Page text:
Targetname is a base Keyvalue available in all Source games. A targetname (also known simply as Name) is the name of an entity. A targetname is not required for an entity to exist, but generally must be present for an entity to play a part in the I/O System
- Entities may also be targeted by their classname (e.g. prop_dynamic).
- Targetnames do not need to be unique, they can be shared (and inputs will be sent to each one). Duplicated targetnames are displayed in bold font.
- Targetnames cannot contain
*characters (see below).
- Instances may use prefix or postfix name fixups, and will auto-generate a prefix if no parameters are specified.
- Prefixes and Postfixes are separated by a single dash e.g. hall_a3-door_02.
- Placing an
@symbol at the beginning of a targetname (e.g. @exit_door) will bypass a naming fixup for that particular entity. If @exit_door and exit_door_relay were part of an instance prefixed as Door_01, the names of the entities would be @exit_door and Door_01-exit_door_relay.
Any entity with the following targetnames will have a Use input sent to them when that event occurs.
game_playerdie- Fires every time a player dies. The player who died is the !activator.
game_playerkill- Fires every time a player kills another player, the killer is the !activator.
game_playerjoin- Fires every time a player joins the game, the joining player is the !activator.Bug:
game_playerjoinis not fired by bots.
game_playerspawn- Fires every time a player spawns, the spawning player is the !activator.
game_playerleave- Fires every time a player leaves the game, !activator will not work in this case as the player entity no longer exists.
While searching for an entity, Source can use a few extended matching features that are useful in a variety of situations. They are used to target an entity with an unknown or partially known name, and they are most commonly used in I/O chains, but they can also be used in KeyValues which target entities, like the filter KV in
class or an entity's parent field. The extended features are:
- Source supports
*wildcards to a limited extent. This means searching for area1* will match any targetnames that start with area1, like area1_portal or area1_door, but not area2_door. These wildcards are also limited to trailing
*, which means more complex wildcards like *_door or area*_door will not function.
- Note: Mapbase adds support for full wildcards which do support complex matching like *_door or area*_door, and also supports having multiple wildcards in the same query. Mapbase also adds support for
?wildcards, which match only one character rather than any number of characters.
- Mapbase supports matching through regular expressions using the std library from C++ 11. They must be prefixed with
@/(not to be confused with the instance fixup bypass), but they do not require a suffix.
Warning: Hammer does not recognize most of these forms of matching and will see them as errors in the editor, but they will work in-game.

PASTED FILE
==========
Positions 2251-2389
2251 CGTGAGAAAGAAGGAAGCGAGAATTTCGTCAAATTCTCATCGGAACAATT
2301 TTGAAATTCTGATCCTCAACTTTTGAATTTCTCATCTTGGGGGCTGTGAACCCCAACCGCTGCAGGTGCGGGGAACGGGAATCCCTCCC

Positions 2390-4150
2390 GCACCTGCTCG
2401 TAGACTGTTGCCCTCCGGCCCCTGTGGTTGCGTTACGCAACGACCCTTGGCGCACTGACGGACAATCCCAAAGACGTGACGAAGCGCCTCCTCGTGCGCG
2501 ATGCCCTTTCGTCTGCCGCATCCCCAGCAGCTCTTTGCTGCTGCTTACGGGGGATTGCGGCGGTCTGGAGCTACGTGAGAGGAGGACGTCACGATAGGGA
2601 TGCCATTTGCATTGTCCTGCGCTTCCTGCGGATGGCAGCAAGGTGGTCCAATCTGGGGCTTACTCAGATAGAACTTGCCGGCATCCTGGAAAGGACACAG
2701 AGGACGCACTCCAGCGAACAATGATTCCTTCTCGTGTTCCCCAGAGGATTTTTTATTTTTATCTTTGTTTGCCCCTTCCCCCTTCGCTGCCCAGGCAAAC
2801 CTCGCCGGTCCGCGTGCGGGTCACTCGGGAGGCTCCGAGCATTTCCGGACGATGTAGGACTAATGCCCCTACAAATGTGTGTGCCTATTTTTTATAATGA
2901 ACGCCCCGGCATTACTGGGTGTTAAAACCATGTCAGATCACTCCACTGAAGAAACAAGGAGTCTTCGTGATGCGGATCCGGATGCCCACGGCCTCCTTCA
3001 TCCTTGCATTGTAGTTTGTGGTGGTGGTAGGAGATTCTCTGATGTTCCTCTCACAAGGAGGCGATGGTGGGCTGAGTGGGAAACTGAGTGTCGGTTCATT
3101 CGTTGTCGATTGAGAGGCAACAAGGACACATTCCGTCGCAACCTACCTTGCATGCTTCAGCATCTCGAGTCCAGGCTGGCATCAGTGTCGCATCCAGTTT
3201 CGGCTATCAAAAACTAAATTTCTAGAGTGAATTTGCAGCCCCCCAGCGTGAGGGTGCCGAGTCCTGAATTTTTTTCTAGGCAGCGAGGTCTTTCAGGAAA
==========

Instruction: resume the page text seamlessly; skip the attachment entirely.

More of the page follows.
The I/O System also supports classname matching, which matches by an entity's classname rather than its targetname. This uses all of the same extended matching features listed above. Some other parts of Source support classname matching, but this isn't usually the case unless stated otherwise.
The following special targetnames can be used to dynamically select an entity.
- The entity that began the current I/O chain. If a player walks into a trigger that fires a logic_relay, the player is the
!activatorof the relay's output(s).
- The previous entity in the current I/O chain. If a player walks into a trigger that that fires a logic_relay, the trigger is the
!callerof the relay's output(s).
- The entity from which the current output originates. If a player walks into a trigger that that fires a logic_relay, the relay is the
!selfof its output(s).
- The player.
When finding an entity by name, this return the player in slot 1 (if any), which is generally only useful in singleplayer.
- In Portal 2 Coop, this targets ATLAS (player 1).
- In Portal 2 Coop, this targets P-Body (player 2).
- The first player found in the entity's Potential Visibility Set. The PVS used is taken from the entity doing the searching, or the activator if no searching entity exists. If no activator exists either, the first player in the game is returned (i.e.
- The first entity under the player's crosshair. Only useful in single-player, and mostly only for debugging. Entities without collision can only be selected by aiming at their origin.
These keywords are only available in
FindNamedEntity, a method specific to NPCs which is only searched by specific systems (e.g. choreographed scenes) and not by things like the I/O System.
- To do: Mapbase makes this available to I/O searches. Is this the case in any other branch?
- The entity at which the
!calleris looking due to a Look At Actor or Face Actor choreography event.
!caller's nearest friendly NPC. This returns the player on NPCs which don't descend from
- The current enemy of the
- The special targetnames !activator and !caller are defined on an output-by-output basis. This depends solely on how the output is implemented in the code. Many outputs in Source are coded to fire with the activator as the entity firing the output when it is expected to use a different entity.
- Targetnames used in an output's target field are evaluated after the point at which the sending entity has chosen the new activator and caller values to be seen by the receiving entity. This causes !caller to evaluate to the sending entity in about 90% of cases. !self uses the caller value, and in this context always has the same value as !caller.
- Targetnames used in an output's parameter override field are evaluated by the entity that receives the output, not the one that sends it.